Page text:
Friday, June 29, 2012

Angler connects with monster brown trout

   Successful anglers in pursuit of large, fighting trout know when to fish and what to use.  The when part of the equation is easy.
   When it gets dark, big fish come out to play and feed. The patient angler will hunt them similar to the way a good deer hunter stalks deer.
   That is by remaining quiet, sitting still, then keeping a sharp eye peeled for rising trout. Anglers also are tuned in to he sounds around them.
   In the case of feeding trout it can be as subtle as a "slur" or more pronounced like a "splash" when fish come out of the water to snatch a bite.
   Goo friend Bill Semion has been a trout fisherman for a long time. He knows the value of fishing after dark.
   Li,e many others, fishing the hex hatch has always been something he's looked forward to. So far this year, he's hooked and landed several quality fish inn the 18-20 inch range.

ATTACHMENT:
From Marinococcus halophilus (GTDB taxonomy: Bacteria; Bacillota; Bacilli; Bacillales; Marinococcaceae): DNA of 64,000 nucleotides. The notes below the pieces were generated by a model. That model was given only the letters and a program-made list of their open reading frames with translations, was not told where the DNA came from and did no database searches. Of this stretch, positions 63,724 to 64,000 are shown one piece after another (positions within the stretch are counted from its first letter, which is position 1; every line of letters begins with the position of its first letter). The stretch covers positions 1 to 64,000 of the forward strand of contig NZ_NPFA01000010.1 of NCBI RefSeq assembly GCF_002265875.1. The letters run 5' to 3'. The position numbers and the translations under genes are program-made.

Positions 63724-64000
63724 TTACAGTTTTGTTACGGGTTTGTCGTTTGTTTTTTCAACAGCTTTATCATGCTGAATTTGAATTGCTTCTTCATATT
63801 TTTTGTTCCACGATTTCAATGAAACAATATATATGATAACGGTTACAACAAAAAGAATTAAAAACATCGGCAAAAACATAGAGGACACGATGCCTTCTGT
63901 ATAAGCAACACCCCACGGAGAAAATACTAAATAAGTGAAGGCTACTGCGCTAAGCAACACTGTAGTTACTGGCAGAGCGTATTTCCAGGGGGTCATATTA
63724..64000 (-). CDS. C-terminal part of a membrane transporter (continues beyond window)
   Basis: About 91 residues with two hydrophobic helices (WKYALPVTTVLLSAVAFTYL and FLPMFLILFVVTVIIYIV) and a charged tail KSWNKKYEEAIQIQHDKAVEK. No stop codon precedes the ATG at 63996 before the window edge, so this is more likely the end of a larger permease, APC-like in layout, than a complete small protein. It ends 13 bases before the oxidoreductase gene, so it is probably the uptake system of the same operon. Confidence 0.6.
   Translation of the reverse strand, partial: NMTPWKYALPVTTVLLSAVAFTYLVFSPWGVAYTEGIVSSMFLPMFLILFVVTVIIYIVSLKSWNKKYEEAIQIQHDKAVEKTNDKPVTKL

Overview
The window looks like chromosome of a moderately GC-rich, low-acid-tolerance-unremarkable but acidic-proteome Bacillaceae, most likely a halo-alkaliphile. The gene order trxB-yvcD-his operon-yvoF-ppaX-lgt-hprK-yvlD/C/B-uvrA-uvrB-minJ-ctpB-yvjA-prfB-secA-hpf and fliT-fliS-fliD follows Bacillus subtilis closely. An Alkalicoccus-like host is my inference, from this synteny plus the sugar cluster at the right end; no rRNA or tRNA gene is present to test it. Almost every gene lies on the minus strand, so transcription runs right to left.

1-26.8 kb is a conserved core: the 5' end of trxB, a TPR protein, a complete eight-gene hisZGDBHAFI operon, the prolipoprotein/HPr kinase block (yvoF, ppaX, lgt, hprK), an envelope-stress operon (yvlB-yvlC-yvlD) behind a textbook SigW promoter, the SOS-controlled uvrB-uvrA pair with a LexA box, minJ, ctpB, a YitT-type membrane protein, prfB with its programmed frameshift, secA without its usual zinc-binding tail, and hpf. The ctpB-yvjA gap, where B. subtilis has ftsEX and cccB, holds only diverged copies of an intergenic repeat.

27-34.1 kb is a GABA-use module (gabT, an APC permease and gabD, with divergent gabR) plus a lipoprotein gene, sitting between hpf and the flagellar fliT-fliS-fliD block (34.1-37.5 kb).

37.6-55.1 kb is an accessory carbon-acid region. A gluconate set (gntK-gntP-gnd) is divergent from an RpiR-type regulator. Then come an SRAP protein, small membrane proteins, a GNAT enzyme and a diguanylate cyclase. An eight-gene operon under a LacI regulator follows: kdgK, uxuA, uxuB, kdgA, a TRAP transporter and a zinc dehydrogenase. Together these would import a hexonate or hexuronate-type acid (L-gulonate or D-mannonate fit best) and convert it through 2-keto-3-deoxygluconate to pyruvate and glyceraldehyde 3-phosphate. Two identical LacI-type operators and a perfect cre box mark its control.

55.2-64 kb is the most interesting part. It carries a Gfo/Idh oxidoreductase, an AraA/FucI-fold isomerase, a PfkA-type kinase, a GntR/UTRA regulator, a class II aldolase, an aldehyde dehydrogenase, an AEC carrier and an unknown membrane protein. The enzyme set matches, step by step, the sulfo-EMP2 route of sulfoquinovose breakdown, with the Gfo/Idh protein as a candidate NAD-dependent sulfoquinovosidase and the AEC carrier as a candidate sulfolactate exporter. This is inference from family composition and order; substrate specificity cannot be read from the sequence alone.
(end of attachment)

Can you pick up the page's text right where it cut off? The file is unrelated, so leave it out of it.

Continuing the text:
Then came the monster, the daddy of all those smaller browns. "I was fishing about mid-river up from the Mason Tract," Semion said.
   "I knew when it hit that this was going to be a big fish," he said. Fishing during dark hours can be tricky. It gets a little more exiting when fighting a big fish.
   Somehow they intuitively know to head for brush piles or under river banks. In either case, if you aren't ready to fight the fish, you stand a good chance of breaking off.
   Semion made no sure mistakes. "I couldn't believe it when I saw it. A friend of mine who was fishing nearby estimated it was three inches between the eyes. I think it was a good 25-inches long," he said.
   This was a fish that will create many memories and enjoyable  conversation around the campfire when the night gets late and the eyelids start to get heavy.

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